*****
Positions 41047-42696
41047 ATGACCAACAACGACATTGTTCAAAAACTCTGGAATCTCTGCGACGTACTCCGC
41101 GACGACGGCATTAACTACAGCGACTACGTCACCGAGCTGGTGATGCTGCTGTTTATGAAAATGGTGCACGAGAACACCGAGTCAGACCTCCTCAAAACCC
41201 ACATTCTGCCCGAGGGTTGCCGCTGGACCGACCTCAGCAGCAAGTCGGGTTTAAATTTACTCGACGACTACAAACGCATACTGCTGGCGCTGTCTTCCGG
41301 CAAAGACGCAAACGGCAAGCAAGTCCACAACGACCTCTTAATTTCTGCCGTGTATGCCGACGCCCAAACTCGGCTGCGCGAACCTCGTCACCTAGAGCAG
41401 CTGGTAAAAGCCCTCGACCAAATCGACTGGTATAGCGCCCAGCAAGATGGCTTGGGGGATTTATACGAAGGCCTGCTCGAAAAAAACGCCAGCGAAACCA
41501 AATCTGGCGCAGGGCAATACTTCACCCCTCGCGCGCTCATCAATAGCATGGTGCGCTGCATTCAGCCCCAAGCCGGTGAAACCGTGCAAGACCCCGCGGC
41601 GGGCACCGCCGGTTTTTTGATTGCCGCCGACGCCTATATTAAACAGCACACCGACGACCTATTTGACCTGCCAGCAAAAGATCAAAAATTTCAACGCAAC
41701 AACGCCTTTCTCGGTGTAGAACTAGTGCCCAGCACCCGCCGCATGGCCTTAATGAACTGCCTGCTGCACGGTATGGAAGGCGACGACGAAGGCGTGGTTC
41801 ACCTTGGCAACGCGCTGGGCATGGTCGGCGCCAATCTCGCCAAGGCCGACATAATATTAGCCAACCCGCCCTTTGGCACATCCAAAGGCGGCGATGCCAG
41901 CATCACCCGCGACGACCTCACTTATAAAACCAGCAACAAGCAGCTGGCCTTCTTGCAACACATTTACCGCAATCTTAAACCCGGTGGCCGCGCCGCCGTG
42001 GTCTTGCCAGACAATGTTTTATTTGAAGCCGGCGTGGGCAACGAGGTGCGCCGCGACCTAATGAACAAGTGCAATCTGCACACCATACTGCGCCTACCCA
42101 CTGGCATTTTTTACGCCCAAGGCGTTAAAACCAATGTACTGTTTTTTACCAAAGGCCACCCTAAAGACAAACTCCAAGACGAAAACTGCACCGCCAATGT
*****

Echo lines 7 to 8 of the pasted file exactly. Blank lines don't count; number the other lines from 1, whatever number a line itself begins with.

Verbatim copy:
41501 AATCTGGCGCAGGGCAATACTTCACCCCTCGCGCGCTCATCAATAGCATGGTGCGCTGCATTCAGCCCCAAGCCGGTGAAACCGTGCAAGACCCCGCGGC
41601 GGGCACCGCCGGTTTTTTGATTGCCGCCGACGCCTATATTAAACAGCACACCGACGACCTATTTGACCTGCCAGCAAAAGATCAAAAATTTCAACGCAAC